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Hamas Attack Sheds Light on Trauma and Psychedelics

In the Oct. 7 attack by Hamas fighters on Israelis, 360 of the approximately 1,200 people killed that day were attending an all-night rave at the Tribe of Nova music festival. Many of the ravers, including many survivors, were under the influence of mind-altering substances like LSD, MDMA and ketamine as they witnessed the carnage or fled for their lives. For a group of Israeli researchers at the University of Haifa, the attack has created a rare opportunity to study the intersection of trauma and psychedelics, a field that has drawn increased interest from scientists in recent years, the New York Times reports. The survivors of the Nova festival present a case study that would be impossible to replicate in a lab: a large group of people who endured trauma while under the influence of substances that render the brain more receptive and malleable.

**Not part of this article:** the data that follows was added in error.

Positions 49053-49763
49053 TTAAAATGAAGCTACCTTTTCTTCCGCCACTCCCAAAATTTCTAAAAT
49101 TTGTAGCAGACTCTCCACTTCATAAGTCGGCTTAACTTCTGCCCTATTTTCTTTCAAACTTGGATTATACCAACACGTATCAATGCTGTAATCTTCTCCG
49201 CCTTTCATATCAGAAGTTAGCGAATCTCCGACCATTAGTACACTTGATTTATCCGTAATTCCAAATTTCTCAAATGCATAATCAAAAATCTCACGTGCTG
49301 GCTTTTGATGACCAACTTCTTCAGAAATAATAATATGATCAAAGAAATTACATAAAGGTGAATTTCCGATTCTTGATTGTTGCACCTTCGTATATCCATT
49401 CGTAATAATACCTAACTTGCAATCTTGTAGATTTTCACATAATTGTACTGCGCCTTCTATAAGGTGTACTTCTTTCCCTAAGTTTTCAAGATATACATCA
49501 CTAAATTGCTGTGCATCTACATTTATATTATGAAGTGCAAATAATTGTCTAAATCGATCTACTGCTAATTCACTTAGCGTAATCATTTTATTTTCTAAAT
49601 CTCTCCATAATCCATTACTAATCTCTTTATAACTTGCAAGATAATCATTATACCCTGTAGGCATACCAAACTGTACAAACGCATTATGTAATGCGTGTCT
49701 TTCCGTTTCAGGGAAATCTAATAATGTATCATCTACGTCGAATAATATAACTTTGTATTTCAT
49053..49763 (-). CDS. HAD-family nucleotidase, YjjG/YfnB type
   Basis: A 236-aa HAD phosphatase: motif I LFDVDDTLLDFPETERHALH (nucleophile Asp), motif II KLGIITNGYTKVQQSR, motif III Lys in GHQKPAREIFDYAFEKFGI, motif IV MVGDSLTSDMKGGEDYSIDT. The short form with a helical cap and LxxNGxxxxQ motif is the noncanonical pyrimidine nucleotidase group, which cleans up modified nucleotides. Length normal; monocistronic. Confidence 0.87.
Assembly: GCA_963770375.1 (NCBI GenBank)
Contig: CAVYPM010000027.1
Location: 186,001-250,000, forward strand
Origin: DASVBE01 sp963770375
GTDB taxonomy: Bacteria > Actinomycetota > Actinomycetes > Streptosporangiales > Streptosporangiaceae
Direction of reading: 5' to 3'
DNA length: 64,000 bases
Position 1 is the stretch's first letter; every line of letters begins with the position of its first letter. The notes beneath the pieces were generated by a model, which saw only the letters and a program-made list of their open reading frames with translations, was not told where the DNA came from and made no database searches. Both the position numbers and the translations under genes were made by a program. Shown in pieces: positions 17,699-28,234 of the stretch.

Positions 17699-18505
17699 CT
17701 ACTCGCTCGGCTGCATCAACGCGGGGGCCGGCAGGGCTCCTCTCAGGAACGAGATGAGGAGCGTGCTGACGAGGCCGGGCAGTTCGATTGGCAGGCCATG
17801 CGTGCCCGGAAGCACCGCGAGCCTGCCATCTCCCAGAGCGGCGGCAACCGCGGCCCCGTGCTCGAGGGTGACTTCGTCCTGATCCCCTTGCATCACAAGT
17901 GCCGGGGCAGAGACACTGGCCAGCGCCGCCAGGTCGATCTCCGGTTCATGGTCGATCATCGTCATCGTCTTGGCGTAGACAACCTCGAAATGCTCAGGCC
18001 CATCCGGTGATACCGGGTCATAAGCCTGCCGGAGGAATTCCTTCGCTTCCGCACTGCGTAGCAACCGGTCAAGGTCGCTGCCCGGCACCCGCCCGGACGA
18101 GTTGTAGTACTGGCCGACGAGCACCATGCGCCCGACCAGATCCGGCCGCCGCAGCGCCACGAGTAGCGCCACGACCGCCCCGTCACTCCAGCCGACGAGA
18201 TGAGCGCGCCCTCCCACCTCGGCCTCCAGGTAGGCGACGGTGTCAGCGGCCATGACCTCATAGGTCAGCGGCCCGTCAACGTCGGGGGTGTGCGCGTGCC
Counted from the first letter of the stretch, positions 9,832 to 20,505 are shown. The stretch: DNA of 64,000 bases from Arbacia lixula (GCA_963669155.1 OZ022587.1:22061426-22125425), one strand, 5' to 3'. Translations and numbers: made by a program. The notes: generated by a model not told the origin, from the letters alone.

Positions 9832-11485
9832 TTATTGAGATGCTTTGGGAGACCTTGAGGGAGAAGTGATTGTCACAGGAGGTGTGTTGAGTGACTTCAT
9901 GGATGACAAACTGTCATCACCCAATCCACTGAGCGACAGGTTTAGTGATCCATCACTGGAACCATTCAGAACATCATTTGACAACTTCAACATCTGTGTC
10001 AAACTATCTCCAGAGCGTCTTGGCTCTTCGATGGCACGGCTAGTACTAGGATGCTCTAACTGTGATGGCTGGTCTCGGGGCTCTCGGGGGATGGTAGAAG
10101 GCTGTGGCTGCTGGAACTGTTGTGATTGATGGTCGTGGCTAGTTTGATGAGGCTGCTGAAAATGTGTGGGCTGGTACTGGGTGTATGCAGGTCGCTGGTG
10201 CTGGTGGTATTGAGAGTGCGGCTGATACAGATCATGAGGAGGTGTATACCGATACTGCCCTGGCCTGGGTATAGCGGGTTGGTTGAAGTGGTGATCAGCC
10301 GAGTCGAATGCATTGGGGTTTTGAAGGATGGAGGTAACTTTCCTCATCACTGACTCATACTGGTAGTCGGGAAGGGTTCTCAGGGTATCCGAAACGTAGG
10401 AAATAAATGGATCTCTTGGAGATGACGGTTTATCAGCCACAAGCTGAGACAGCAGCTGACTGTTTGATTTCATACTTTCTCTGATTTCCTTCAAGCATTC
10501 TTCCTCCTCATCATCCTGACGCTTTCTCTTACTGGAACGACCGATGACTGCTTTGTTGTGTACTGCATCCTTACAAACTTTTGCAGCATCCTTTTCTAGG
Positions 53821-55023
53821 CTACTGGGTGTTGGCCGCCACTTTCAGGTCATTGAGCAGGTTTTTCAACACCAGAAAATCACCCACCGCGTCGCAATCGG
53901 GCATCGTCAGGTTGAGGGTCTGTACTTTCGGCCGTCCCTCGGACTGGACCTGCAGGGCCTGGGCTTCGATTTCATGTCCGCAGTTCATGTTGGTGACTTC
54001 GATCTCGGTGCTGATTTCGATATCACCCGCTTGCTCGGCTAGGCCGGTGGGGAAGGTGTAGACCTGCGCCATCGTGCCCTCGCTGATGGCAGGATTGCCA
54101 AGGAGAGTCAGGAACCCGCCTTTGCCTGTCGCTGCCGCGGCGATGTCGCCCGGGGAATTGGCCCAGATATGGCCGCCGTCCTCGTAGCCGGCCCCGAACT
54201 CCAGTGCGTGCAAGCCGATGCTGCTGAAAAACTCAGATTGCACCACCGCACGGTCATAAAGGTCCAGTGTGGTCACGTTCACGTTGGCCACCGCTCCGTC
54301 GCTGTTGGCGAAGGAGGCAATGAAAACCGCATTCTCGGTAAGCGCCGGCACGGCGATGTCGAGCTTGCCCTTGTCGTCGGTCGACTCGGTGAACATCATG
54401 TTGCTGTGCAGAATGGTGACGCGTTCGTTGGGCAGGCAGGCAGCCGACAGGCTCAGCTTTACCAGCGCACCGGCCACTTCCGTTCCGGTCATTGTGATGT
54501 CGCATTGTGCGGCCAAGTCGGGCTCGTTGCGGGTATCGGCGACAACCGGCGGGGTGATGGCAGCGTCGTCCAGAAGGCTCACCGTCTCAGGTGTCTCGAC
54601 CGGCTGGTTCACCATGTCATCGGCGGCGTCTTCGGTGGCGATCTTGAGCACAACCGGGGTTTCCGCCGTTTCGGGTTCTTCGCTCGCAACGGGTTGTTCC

For some attendees, drug use appeared to hamper their ability to flee to safety. But others credit their altered state for aiding in their escape from the carnage, or in helping them fully process the mental trauma afterward. The researchers surveyed more than 650 Nova survivors. Participants in the survey described a variety of experiences while using drugs on Oct. 7, ranging from hallucinations to extreme clarity, from panic to resolve and from paralysis to action. In many instances, according to preliminary results of the researchers’ survey, even festivalgoers using the same drugs experienced the attack in different ways — variances that might have meant the difference between life and death. The scientists cautioned that the study was not a comprehensive review of how every participant at the rave fared because so many were killed. “We only hear the stories of those who made it out alive,” said Roy Salomon, a cognitive science professor at the University of Haifa and a co-author of the study. “So our understanding is influenced by survivors’ bias.” The University of Haifa researchers plan to follow the survivors for years, tracking their neural activity with functional magnetic resonance imaging, or fMRI. They have presented their preliminary findings in a preprint paper, a scientific manuscript undergoing peer review. Compared with survivors who used other substances, attendees who used MDMA are recovering better and showing less severe symptoms of PTSD, according to the study’s preliminary conclusions.


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